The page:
Morphological changes of gonadotropin-releasing hormone neurons in the rat preoptic area across puberty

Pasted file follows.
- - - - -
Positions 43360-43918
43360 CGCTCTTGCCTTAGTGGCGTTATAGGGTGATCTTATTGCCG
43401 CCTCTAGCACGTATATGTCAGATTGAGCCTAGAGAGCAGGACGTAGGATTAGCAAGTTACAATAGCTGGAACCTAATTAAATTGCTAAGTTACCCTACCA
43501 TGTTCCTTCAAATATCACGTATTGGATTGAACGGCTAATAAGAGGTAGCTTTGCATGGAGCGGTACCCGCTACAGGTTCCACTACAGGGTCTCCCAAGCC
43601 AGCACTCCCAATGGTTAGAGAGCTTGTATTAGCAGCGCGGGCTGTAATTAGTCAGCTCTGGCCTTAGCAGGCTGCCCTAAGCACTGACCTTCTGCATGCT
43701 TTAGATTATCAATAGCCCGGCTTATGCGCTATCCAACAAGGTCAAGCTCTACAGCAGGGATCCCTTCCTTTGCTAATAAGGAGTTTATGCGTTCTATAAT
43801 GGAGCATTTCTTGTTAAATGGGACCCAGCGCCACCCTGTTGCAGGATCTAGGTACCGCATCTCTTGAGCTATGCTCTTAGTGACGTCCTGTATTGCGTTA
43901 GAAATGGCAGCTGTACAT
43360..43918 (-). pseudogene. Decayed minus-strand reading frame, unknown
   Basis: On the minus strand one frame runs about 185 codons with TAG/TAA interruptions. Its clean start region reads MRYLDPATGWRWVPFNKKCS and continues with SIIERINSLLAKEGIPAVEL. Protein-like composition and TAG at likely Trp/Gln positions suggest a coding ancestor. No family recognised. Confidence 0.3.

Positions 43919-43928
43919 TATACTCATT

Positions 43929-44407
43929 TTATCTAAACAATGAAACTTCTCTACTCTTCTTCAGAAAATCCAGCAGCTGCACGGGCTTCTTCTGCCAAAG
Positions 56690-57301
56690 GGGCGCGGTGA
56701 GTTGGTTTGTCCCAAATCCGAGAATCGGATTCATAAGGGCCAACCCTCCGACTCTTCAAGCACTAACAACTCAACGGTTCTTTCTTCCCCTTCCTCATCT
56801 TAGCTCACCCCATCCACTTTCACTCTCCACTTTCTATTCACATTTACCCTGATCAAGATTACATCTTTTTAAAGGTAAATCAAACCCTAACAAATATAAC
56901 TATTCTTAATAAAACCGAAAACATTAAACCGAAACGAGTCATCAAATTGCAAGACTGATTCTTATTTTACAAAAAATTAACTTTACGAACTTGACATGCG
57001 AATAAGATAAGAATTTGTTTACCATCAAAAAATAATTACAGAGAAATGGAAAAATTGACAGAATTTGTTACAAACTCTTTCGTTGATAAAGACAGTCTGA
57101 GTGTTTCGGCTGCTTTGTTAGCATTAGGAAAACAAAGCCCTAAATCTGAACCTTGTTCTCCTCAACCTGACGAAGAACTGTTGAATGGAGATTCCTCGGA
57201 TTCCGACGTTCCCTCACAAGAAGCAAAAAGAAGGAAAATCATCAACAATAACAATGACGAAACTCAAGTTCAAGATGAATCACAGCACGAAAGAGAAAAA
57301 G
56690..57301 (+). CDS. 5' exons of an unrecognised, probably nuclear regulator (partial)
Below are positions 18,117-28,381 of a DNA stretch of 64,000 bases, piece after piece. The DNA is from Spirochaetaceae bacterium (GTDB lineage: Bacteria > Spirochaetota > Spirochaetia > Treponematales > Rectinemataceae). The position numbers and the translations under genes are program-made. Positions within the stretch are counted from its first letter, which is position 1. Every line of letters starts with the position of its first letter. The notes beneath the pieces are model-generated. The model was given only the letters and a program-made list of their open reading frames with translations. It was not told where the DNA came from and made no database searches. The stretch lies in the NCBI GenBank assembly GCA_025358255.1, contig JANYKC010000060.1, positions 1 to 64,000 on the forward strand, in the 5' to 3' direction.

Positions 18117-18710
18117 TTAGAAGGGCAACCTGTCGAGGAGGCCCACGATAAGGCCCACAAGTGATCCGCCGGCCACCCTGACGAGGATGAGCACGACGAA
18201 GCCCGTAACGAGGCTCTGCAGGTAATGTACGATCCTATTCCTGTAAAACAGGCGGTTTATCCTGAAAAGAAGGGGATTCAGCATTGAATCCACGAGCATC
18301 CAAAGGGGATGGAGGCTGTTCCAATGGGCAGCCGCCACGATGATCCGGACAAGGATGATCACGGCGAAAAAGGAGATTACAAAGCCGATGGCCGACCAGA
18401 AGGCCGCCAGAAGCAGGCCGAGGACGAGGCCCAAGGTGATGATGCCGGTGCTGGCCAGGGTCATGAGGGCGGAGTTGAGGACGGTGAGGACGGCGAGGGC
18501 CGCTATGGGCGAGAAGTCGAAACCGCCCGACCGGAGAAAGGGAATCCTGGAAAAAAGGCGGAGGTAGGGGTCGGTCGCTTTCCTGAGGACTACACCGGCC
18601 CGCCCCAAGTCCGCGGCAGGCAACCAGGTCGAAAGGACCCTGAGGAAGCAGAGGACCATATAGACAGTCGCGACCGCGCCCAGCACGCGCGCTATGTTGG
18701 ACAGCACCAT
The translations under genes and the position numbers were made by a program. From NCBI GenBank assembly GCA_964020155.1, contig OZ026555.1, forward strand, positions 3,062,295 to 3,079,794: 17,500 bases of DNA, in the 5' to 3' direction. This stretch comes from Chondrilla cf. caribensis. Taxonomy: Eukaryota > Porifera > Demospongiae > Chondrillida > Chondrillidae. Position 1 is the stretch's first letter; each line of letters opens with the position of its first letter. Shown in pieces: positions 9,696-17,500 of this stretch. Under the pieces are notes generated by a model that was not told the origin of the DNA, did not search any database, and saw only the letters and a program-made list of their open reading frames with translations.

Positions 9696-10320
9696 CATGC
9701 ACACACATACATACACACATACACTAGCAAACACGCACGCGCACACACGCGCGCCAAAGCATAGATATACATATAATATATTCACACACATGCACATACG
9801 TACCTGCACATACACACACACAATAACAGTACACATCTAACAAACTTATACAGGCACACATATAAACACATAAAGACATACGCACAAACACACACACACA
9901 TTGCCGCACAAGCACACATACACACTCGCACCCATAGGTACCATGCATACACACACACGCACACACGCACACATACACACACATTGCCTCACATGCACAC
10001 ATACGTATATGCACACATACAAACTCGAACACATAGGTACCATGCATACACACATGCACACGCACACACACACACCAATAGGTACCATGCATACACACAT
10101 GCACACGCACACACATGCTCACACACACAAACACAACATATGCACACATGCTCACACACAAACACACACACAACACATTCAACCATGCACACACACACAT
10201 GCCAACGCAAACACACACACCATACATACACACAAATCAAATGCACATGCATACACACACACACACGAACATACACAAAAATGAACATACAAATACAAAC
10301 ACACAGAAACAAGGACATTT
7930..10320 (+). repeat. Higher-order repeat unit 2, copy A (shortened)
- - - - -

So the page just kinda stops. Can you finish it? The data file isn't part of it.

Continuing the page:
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Gonadotropin-releasing hormone (GnRH) neurons in the preoptic area may undergo morphological changes during the pubertal period when their activities are upregulated. To clarify the regulatory mechanism of puberty onset, this study aimed to investigate the morphological changes of GnRH neurons in the preoptic area of GnRH-enhanced green fluorescent protein transgenic rats. Under confocal laser microscopy, pubertal GnRH neurons exhibited an inverted Y distribution pattern. Prepubertal GnRH neurons were generally unipolar and bipolar, and were distinguished as smooth type cells with few small processes or irregular type cells with many spine-like processes in the proximal dendrites. The number of GnRH neurons in the preoptic area and spine-like processes were increased during the course of reproductive maturation. There was no significant difference between male and female rats. Immunofluorescence staining revealed synaptophysin punctae close to the distal end of GnRH neurons, indicating that some presynaptic terminals may form a synaptic linkage with these neurons.

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